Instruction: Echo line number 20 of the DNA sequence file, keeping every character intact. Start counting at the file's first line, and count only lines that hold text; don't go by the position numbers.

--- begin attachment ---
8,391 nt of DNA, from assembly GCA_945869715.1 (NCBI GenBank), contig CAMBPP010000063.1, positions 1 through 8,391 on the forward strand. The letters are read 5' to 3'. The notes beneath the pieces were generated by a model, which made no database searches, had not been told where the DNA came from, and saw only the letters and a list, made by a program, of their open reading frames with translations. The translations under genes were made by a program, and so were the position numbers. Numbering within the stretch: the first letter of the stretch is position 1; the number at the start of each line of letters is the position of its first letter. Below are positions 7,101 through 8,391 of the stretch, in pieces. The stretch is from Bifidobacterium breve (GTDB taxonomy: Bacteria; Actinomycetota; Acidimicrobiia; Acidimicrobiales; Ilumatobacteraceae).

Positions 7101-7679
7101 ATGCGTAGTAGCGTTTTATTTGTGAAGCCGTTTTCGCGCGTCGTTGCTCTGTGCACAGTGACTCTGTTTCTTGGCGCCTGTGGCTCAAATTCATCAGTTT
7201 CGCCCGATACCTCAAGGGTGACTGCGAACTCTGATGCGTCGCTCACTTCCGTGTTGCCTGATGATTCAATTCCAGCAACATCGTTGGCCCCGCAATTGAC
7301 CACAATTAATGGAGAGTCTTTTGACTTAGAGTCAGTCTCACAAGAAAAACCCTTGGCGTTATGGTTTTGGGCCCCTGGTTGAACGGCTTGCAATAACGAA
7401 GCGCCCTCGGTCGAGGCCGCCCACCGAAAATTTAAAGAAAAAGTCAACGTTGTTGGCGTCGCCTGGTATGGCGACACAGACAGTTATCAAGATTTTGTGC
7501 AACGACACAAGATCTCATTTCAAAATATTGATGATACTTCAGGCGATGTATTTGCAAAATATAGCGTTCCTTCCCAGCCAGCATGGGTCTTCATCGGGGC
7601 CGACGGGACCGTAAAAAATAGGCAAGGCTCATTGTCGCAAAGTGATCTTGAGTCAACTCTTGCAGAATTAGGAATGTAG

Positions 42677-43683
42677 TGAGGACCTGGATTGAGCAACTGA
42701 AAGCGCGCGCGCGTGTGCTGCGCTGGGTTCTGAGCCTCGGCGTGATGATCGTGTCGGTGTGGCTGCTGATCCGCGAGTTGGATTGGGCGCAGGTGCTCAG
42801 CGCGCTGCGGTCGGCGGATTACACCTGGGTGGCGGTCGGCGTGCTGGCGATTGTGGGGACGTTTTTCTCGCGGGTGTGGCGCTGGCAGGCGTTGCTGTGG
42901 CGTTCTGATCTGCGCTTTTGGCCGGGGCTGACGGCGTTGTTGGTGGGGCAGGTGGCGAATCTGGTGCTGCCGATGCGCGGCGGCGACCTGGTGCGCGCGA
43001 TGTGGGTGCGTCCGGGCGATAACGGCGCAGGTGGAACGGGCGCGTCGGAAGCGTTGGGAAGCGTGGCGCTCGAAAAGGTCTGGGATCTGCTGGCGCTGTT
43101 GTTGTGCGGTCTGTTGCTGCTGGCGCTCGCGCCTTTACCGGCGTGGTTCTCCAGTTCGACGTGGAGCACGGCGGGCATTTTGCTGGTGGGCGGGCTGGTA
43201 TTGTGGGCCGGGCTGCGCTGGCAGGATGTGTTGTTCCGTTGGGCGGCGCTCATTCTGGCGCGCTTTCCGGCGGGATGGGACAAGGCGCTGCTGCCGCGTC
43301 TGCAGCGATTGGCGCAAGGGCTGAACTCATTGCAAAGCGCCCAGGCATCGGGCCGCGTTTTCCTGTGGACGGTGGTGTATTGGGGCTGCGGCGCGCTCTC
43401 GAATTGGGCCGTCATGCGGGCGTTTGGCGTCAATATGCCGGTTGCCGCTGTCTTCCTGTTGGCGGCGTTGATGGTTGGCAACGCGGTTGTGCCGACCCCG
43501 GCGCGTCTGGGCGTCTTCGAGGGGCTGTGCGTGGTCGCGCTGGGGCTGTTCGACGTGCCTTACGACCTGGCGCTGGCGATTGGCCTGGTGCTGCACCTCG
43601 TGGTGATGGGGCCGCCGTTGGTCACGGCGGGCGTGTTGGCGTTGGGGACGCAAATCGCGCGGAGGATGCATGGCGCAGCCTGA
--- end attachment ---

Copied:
43601 TGGTGATGGGGCCGCCGTTGGTCACGGCGGGCGTGTTGGCGTTGGGGACGCAAATCGCGCGGAGGATGCATGGCGCAGCCTGA